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I went to a really interesting CIM workshop at the Confex show today. I was tweeting through the event and surprised that there wasn’t a better twitter presence for the event given the type of people that would be attending if I’m honest.

But…back to the session which as I say was excellent. Speaker for CIM was Thomas Brown who was a confident and fluent presenter. I was sat fairly far back and couldn’t really see him or gauge his body language but I felt very comfortable with his approach and understood all the points he was making, which isn’t always easy in a noisy show floor exhibition seminar like that.

He started by commenting that customers’ attitudes towards value have shifted, and that this will have a long term impact on our approaches to marketing. He didn’t spend time discussing the impacts of the recession as such, but did say that a recent CIM marketing trend survey shows that the majority of large companies surveyed are starting to increase marcomms spend in 2010, showing that there’s a shift from the doom of last year.

His aim was to share some ways that marketing should be shifting to respond to the new environment we are in.

The first was to integrate customer experience. In other words, to put customers at the centre of what we do, and ensure that their experience of a brand is comprehensive, so every contact point that a person has with a company is consistent with that company’s ethos/vision/strategy/whatever you want to call it.

For this to happen, the whole organization has to unite behind the strategy. He said – very rightly – that marketing is just one strand of this conversation, and they can facilitate but shouldn’t dominate. This has to be achieved in conversation with all parts of the business, to figure out how do you want to be perceived and how does that play out in these different areas (from finance to customer services to marketing). You need to think about your customer journeys, where are the touch points and – most importantly – what is their need?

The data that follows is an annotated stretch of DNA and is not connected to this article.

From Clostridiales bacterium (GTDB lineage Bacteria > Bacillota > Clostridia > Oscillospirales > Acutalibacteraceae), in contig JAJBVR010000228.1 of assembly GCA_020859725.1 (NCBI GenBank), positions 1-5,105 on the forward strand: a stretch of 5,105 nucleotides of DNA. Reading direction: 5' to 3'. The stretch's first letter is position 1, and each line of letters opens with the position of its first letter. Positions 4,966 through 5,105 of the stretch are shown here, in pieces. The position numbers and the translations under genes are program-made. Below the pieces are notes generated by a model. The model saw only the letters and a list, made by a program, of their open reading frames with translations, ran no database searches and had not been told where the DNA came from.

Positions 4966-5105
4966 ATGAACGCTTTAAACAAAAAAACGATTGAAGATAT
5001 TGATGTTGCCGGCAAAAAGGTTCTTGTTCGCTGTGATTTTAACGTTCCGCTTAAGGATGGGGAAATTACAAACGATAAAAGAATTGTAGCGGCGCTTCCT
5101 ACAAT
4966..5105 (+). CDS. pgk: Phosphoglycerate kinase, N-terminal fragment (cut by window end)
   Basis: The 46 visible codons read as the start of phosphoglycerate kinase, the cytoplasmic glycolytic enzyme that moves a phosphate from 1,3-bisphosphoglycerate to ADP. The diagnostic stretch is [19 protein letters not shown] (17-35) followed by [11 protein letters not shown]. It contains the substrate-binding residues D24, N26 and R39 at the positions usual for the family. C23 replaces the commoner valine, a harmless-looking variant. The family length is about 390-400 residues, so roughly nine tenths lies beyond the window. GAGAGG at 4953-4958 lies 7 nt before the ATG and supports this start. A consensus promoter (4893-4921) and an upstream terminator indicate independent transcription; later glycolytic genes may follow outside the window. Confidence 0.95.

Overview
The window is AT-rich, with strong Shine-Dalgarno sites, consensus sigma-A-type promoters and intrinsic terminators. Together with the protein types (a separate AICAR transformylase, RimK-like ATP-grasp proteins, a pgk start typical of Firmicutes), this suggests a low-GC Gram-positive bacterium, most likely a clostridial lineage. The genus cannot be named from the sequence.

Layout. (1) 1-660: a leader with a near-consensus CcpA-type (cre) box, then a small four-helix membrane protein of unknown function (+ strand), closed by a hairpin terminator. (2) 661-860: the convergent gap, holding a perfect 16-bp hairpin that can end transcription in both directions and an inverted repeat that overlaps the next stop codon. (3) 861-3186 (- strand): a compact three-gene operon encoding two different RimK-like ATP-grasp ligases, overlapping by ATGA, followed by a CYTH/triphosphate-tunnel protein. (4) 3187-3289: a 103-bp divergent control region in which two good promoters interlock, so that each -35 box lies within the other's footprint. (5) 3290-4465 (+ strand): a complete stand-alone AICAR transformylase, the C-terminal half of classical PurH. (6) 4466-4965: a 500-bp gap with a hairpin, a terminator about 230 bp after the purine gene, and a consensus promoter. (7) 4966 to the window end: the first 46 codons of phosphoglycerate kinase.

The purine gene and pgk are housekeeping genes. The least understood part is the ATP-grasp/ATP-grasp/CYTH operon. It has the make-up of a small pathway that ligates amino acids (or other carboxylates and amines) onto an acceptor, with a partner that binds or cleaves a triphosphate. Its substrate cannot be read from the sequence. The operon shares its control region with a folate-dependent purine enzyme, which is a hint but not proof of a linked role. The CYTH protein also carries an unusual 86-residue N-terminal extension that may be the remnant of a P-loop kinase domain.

The really strong take away here was that consistent integrated experiences create tangible value: think about starbucks for example where maintaining this consistent brand experience has been shown to have made a big difference to the bottom line.

His next theme was the need to revisit value propositions: businesses must articulate real understanding of customer needs. He suggested this doesn’t need to be achieved through expensive research, but rather by engaging with key customers, chatting informally about what their top needs/issues are, and then correlating that with internal knowledge across the business. Again this isn’t just a marketing function but across the whole organization.
Theme no. 3 was using alliances/partnerships: what opportunities are there in collaboration? For example what are others in your business chain doing to engage with customers? How could you benefit from working with them? How would customers feel (could they benefit too?). It is definitely worth considering whether your business could benefit from brand association with another organisation.

His final theme was on marketing capability: what should marketers be doing? In another CIM survey, marketers commented that skill-sets are becoming more cross-functional, e.g. engagement in business strategy and a better understanding of finance. This means it’s crucial to be savvy about how the business operates outside of marketing.

His points don’t just apply to marketing but PR and all comms professionals. We all have a role to play in business strategy and brand/customer experience. I’ll certainly be looking up the free reports he referred to on the CIM website.

Interesting that the highlights from Carol Lewis’ Meet the Editor Session are mirrored in the PRWeek 2008 Media Survey.

They highlight the integration of journalists working on print and online. They also highlight the move towards constant activity and increased workload due to blogging becoming core to their daily lives. It’s not surprising really: just for the same reason PRs are advocating increased use of blogs to maintain two-way relationships with stakeholders, journalists now have a better chance than ever to find out what their readers think and interact with them as soon as their stories are published. They’re also contributing with their comments and additional content.

Some of the other interesting highlights: company websites rated highest on journalists’ ways of finding out more about a business, so it’s about time these were prioritized if you want people to know what you’re up to. Email (unsurprisingly) is medium of choice for contact.

I downloaded this a while ago (it’s been a busy few months) but the details of the survey are dated March 31 2008 if you want to look it up.